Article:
It’s now less than two months until pitchers and catchers report for spring training. We’ve finally gotten to the point of the offseason where teams are starting to scramble to fill the final holes on their rosters. Because the majority of the big-name free agents have already signed, the depths of the available player pool are starting to be plumbed. This makes the weeks leading up to spring training some of the most interesting to watch for diehard baseball fans.
***The Texas Rangers added another bat to their lineup by agreeing to a one-year contract with free-agent first baseman Lance Berkman. The switch-hitter will be 37 before the start of the season and played in only 32 games last year with the St. Louis Cardinals because of injuries.
Berkman will be paid $10 million, with a chance to earn an additional $1 million in incentives. If he can stay healthy, it will probably end up being a good deal for the Rangers. Berkman is the definition of a professional hitter. He takes a lot of walks and his .953 career OPS is 21st all-time in major league history. Having spent the majority of his career playing for the Houston Astros, he is used to playing in the summer heat of Texas and could thrive in the hitter-friendly confines of Arlington.
Berkman is slow and lumbering on defense, but Texas can hide and preserve him physically by giving him the majority of his at-bats as a DH. He can occasionally spell Mitch Moreland at first, but will be most effective if the Rangers take and hide his glove.
***Mariano Rivera, the greatest closer in the history of baseball, announced he is 95 percent back in his recovery from a knee injury that robbed him of most of the 2012 season. Although he is 43, there is little reason to bet against him making a full recovery and having a fantastic farewell season in 2013. Instead of declining, he has aged like fine wine, posting a combined 1.72 ERA since the start of the 2008 season. You don’t have to be a Yankees fan to root for Rivera; just a fan of baseball and good people.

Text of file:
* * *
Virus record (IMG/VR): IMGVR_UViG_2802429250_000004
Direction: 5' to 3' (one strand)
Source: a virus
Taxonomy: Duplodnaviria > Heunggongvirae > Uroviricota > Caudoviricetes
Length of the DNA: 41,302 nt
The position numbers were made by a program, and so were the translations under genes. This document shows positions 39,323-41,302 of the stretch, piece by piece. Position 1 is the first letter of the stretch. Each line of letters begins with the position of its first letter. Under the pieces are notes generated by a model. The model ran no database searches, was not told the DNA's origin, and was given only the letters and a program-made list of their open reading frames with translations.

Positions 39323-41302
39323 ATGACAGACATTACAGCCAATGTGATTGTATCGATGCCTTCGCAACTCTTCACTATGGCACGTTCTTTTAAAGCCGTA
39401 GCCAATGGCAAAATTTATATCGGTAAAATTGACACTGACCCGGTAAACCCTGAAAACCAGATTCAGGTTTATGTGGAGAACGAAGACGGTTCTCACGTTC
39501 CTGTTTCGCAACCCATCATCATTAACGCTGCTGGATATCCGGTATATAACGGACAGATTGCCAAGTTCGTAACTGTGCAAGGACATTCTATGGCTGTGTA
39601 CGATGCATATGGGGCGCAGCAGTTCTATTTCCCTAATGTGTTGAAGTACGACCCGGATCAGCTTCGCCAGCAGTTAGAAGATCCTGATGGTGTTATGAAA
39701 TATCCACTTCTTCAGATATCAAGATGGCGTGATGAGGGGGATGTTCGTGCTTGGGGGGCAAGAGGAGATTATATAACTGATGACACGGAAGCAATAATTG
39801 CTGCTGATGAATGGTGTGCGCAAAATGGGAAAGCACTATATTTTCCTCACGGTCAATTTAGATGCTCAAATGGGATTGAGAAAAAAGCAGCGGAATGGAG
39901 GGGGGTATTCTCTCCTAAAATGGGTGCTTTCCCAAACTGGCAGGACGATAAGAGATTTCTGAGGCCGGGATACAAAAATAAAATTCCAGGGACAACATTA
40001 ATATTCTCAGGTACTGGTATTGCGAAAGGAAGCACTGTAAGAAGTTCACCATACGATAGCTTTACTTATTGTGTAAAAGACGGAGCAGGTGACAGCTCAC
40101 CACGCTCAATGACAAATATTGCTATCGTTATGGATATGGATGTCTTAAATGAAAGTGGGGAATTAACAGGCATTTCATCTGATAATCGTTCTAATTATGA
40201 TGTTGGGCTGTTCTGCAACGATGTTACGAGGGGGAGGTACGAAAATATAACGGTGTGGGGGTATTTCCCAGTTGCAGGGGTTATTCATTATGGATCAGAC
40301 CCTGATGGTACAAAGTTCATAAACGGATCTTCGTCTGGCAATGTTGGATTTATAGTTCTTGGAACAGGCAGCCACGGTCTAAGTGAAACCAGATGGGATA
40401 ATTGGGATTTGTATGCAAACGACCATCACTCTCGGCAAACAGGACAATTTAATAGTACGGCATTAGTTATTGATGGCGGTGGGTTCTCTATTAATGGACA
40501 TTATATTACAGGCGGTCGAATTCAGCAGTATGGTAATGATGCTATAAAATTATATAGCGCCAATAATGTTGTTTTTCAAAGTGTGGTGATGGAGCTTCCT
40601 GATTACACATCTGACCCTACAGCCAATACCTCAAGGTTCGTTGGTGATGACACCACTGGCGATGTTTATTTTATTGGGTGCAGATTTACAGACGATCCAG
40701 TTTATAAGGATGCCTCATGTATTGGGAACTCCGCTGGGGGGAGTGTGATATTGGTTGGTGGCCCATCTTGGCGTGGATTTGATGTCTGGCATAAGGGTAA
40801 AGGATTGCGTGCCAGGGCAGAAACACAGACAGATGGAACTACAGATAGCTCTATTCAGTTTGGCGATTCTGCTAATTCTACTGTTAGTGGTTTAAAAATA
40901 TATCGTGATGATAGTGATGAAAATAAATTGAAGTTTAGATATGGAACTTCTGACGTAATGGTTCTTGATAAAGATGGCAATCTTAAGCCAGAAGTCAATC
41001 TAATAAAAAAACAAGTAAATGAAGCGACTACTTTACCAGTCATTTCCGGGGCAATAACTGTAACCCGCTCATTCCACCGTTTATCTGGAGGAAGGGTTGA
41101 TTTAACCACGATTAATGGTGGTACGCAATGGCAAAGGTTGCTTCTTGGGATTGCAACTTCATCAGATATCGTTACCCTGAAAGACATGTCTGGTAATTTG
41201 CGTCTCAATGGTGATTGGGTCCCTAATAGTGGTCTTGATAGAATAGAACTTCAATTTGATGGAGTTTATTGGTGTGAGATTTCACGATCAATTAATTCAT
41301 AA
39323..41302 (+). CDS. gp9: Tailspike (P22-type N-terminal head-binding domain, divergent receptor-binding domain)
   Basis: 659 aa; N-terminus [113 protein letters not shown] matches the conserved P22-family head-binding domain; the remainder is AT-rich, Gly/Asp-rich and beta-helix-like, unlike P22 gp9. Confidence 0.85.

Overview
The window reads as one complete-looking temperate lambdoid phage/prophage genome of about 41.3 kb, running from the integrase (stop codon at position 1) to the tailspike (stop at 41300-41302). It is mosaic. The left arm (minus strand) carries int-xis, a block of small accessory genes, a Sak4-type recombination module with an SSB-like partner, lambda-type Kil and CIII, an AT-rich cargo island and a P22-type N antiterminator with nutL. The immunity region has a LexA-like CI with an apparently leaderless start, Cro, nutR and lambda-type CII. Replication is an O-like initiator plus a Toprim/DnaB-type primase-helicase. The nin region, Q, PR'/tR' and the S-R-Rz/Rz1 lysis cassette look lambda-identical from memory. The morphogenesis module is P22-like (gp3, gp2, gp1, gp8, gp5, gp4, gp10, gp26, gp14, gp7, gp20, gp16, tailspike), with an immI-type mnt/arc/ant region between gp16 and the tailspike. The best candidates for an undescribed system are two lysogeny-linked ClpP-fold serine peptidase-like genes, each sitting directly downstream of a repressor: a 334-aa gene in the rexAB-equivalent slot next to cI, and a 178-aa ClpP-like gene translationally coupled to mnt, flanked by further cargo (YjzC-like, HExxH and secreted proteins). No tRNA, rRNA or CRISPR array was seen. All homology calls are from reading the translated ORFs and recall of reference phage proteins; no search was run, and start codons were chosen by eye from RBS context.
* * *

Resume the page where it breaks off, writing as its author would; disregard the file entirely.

***Proving that left-handed pitchers have nine lives (at least), the Chicago Cubs agreed to a minor league contract with Dontrelle Willis. Since going 22-10 with a 2.63 ERA in 2005 with the Florida Marlins, it’s all been downhill for Willis. Suffering from control problems and an anxiety disorder, he has pitched for five different organizations since the start of the 2010 season. He appeared in just four minor league games in 2012 with the Baltimore Orioles’ Triple-A affiliate, posting an 0-3 record and 8.53 ERA.
Although he has seemingly been around forever, Willis will only be 31 when he has his next birthday later this week. With Chicago being in rebuilding mode, there is little risk in taking a chance on the southpaw and seeing if he has anything left. As another player who is well-liked and respected around baseball, it would be great to see the affable Willis get his career back on track.
***The Los Angeles Dodgers continue to spend like drunken sailors, reeling in left-handed reliever J.P. Howell on a one-year deal for $2.85 million plus incentives. Howell had been with the Tampa Bay Rays since 2006 and alternated between struggling with injuries and being an effective piece in their bullpen. He had a 3.04 ERA and held left-handed hitters to a .200 batting average in 55 appearances last season. Although he has been nearly as effective against righties in his career, it’s likely that he will serve as a lefty specialist with the Dodgers.